- Both Brent and U.S. crude futures slipped.
- Despite Friday’s price falls, Brent and WTI are set for weekly gains of more than 7 and 8 percent respectively.
Oil slipped on Friday amid concerns over the outlook for the global economy, but output cuts agreed by major exporters underpinned crude prices and kept markets on track for a strong weekly climb.
International Brent crude futures were at $61.55 per barrel at 0333 GMT, down 13 cents, or 0.2 percent, from their last close.
U.S. West Texas Intermediate (WTI) crude futures dropped 7 cents, or 0.1 percent, to $52.52 per barrel.
Traders said the declines came on lingering concerns over the health of the global economy.
“If we experience an economic slowdown, crude will underperform due to its correlation to growth,” said Hue Frame, portfolio manager at Frame Funds in Sydney.
Most analysts have downgraded their global economic growth forecasts below 3 percent for 2019, with some even fearing a looming recession amid trade disputes and spiralling debt.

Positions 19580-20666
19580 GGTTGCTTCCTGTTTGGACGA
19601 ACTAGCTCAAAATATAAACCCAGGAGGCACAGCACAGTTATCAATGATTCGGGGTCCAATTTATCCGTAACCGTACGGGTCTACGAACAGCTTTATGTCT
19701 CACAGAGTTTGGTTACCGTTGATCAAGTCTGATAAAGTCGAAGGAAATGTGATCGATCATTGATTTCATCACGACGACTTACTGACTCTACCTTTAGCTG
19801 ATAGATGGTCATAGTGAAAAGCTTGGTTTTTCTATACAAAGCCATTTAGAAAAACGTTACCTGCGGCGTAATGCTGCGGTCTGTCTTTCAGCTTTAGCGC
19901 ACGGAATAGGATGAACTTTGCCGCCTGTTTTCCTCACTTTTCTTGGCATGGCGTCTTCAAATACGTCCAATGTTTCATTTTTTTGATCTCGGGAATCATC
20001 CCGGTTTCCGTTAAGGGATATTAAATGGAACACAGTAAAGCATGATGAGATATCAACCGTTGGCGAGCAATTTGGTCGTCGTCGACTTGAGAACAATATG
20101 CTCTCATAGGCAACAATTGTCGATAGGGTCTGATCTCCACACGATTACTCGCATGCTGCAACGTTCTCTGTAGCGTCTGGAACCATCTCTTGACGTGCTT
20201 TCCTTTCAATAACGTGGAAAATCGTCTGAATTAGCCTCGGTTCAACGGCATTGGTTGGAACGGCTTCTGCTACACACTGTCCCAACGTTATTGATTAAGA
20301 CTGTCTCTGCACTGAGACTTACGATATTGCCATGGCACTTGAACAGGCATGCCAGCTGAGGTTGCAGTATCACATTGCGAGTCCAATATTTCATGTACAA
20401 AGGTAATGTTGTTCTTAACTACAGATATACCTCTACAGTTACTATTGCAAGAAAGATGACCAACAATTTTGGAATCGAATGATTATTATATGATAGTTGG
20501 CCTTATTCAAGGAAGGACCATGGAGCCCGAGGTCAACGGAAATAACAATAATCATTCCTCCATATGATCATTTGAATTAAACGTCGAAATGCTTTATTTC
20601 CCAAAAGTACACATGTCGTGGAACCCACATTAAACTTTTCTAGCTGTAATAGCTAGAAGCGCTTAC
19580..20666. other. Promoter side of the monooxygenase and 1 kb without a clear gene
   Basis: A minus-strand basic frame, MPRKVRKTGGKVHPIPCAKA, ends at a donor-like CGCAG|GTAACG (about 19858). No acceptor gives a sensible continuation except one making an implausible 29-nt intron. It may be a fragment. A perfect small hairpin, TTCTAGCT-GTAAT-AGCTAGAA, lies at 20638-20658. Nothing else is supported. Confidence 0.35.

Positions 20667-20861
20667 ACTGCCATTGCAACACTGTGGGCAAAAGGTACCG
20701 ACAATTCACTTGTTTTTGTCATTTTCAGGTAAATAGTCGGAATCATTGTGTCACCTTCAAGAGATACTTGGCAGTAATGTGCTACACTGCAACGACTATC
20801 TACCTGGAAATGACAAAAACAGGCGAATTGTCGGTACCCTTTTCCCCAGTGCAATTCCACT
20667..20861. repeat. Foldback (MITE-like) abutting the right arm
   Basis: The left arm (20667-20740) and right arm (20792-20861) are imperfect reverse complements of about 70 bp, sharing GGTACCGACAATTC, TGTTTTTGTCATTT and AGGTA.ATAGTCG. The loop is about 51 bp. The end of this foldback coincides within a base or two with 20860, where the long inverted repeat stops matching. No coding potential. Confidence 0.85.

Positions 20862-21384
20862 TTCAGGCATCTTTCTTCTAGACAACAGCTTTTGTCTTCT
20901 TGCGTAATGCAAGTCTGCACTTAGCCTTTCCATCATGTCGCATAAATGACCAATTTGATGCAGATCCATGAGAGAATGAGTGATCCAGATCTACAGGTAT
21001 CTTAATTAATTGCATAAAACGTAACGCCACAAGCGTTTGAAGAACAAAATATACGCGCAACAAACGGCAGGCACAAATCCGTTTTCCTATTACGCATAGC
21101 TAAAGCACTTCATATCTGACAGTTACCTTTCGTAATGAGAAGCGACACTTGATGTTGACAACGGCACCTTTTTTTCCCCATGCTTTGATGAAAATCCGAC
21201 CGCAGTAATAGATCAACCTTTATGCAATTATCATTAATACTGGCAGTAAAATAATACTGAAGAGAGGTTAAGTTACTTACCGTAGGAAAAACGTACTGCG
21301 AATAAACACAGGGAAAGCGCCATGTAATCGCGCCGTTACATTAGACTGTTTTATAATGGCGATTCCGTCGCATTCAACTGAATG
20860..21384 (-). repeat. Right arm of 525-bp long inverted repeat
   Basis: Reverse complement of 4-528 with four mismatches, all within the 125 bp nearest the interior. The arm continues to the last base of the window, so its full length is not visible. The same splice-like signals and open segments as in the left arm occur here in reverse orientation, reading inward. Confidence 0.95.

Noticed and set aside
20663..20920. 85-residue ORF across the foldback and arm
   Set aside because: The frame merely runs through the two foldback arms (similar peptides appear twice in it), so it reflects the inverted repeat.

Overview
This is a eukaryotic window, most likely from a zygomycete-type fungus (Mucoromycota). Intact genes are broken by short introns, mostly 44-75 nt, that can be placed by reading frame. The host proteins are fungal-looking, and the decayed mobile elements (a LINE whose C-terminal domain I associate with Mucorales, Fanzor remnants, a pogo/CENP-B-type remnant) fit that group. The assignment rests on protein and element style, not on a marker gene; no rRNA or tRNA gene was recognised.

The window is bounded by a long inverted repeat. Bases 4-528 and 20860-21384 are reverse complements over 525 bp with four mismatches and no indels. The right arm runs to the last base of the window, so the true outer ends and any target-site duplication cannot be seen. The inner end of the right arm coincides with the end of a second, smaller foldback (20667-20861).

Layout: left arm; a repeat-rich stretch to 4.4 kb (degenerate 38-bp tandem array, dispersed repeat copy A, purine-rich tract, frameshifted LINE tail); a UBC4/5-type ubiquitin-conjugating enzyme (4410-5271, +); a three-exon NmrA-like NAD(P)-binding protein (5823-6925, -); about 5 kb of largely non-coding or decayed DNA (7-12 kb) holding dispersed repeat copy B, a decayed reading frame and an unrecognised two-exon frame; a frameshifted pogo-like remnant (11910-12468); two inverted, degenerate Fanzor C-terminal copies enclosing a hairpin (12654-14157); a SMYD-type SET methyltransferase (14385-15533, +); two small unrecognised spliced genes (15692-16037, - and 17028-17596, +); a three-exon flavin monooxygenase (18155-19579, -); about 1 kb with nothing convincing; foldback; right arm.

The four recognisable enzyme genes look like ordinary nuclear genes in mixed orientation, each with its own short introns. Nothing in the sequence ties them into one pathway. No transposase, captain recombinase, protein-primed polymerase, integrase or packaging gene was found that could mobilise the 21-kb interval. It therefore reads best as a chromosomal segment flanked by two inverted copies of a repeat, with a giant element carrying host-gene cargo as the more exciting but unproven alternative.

For now, however, there is hope that the trade war between Washington and Beijing may be resolved as global markets, including oil, took heart from talks between the two sides this week.
Despite Friday’s price falls, Brent and WTI are set for weekly gains of more than 7 and 8 percent respectively.
Beyond global economics, oil markets are receiving support from supply cuts led by the Organization of the Petroleum Exporting Countries (OPEC) aimed at reining in a glut that emerged in the second-half of 2018.
A key reason for the emerging glut was the United States where crude oil production soared by more than 2 million barrels per day (bpd) in 2018 to a record 11.7 million bpd.
Consultancy JBC Energy this week said it was likely that U.S. crude oil production was already “significantly above 12 million bpd” by January 2019.
Given the overall supply and demand balance, Swiss bank Julius Baer said it was “price neutral” in its oil forecast.
“We see the oil market as well balanced into the foreseeable future, as the petro-nations make space for further U.S. shale production growth,” said Norbert Ruecker, head of commodity research at the bank.